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Volunteers for the Ocean Count
Two volunteers watching whales breaching. (Photo: Bruce Parsil)

A Volunteer Program that COUNTS

By Liz Liang

Want to be part of an award-winning volunteer effort? Book your trip to Hawaii.

This past Saturday, armed with lawn chairs and clipboards, members of what some have called “the best volunteer program ever,” came together once again to count humpback whales as they breach, spy hop and tail slap in the waters off Hawaii’s breathtaking coastline.

2 volunteers watching a whale
Volunteers that count. (Photo: Greg Cunningham)

Hosted by Hawaiian Islands Humpback Whale National Marine Sanctuary, the Sanctuary Ocean Count happens three times a year during peak whale season. Both locals and tourists alike flock to the shores for this award-winning volunteer program, which has grown from 150 participants on Oahu to more than 2,000 people annually across three islands since it began in 1996.  

2 volunteers at sharks cove
The Huffington Post thinks so, and we agree! (Source: Huff Post Green)

“Some folks visit Hawaii and time their trip with the Ocean Count so that they can participate in it,” said Jean Souza, Hawaii programs coordinator for the sanctuary.

2 volunteers at sharks cove
Volunteers at Shark's Cove. (Photo: Jordan Ching)

For this past weekend’s count (the second of the season), nearly 900 trained volunteers took up their binoculars and notepads at 60 sites on Kauai, Hawaii and Oahu. The whales did not disappoint — nearly 300 were sighted during one of the 15-minute counting periods alone. The volunteers also recorded sightings of other marine animals, including dolphins, turtles and seabirds.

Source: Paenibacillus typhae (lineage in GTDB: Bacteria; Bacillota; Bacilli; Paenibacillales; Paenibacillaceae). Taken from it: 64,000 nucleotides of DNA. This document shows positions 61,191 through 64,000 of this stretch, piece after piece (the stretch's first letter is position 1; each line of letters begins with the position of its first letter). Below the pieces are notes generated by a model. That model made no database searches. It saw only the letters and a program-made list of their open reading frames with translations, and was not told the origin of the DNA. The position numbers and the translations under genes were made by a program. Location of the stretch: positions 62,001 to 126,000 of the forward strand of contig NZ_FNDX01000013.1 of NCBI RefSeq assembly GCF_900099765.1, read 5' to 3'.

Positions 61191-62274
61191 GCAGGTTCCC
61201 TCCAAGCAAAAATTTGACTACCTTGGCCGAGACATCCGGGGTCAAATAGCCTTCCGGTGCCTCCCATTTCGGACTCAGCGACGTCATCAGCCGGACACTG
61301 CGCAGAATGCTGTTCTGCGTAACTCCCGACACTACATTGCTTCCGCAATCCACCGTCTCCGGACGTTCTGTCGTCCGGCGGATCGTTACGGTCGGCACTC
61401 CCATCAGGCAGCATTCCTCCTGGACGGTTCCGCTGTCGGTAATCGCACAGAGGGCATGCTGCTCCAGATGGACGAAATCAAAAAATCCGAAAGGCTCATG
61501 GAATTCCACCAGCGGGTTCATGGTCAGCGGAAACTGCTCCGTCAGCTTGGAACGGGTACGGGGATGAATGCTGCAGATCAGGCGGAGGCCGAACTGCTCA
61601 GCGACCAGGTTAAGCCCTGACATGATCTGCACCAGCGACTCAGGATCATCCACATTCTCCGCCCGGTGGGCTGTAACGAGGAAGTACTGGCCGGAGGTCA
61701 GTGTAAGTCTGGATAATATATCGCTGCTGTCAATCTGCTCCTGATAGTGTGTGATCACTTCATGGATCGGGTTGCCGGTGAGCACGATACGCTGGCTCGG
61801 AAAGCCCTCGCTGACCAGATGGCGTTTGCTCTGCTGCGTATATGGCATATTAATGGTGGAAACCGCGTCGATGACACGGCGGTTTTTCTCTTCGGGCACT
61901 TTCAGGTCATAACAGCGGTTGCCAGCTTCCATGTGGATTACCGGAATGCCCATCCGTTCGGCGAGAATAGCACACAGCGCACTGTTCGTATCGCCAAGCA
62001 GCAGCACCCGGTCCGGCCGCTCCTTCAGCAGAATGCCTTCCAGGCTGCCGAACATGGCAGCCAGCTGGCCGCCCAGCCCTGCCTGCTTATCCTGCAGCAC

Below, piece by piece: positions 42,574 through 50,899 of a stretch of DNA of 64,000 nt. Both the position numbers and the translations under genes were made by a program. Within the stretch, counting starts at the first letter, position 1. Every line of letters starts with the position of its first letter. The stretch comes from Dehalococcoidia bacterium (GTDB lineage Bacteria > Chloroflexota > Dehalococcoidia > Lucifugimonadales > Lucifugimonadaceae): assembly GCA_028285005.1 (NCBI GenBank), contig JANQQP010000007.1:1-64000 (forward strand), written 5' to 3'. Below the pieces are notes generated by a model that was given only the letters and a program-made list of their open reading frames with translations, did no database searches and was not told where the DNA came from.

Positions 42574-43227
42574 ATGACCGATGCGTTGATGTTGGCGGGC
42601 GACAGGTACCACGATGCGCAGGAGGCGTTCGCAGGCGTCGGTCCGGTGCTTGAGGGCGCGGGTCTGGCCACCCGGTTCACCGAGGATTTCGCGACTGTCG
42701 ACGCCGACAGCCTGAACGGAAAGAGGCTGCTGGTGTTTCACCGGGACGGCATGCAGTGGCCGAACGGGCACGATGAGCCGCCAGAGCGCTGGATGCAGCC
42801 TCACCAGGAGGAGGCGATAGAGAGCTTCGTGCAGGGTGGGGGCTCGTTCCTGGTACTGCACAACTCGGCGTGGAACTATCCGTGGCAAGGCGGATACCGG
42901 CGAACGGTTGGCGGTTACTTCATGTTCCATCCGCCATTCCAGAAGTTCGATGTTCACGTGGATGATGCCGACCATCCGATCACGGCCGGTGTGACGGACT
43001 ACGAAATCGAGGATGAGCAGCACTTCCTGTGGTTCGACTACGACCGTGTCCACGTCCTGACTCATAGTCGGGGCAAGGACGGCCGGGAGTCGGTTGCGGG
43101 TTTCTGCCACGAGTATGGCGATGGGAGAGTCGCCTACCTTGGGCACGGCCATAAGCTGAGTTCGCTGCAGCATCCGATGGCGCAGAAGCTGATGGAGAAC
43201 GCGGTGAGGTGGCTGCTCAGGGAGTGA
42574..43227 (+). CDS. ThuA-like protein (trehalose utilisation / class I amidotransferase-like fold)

2 volunteers at sharks cove
Volunteers keeping their count. (Photo: Paul Wong)

“This is a great opportunity for people from all walks of life to see humpback whales at their most acrobatic,” said Jordan Ching, Sanctuary Ocean Count project manager. “Our volunteers get the chance to learn about the whales and Hawaii’s marine environment, and at the same time to help protect them.”

mike kanoName:   Mike Kano
Current Town:   Hanamaulu, Kauai, HI
Age:    66, retired Captain, Fire Prevention Bureau/Kauai Fire Dept.

Is this your first time doing Ocean Count?   No!
How many times have you participated?   7 years (6 years trained!)
How did you hear about it?  In 2008, was recruited by James Yamamoto to do the Whale Behavior Survey at Kapaa Lookout with my boy scout troop (Troop 133, Kapaa).
Why do you volunteer to help the sanctuary count whales?  What have you learned?    Although I saw whales when I was growing up, I was never interested cause I thought that they were just part of the ocean that surrounded Kauai/Hawaii. In fact, the only times I noticed whales were when they were breaching. Ocean Awareness Training (OAT) really opened up my eyes not only for whales, but the preservation of the entire ocean environment. As a site leader, it is a great responsibility to work with volunteers; to cultivate my own interest; and to promote awareness of these animals.  

Does this sound like your kind of vacation activity? Want to make a difference for the ocean while enjoying the ocean breeze, sunshine and beautiful seascapes? Sign up for the Sanctuary Ocean Count on March 29, or include us in your plans on your next trip to Hawaii!


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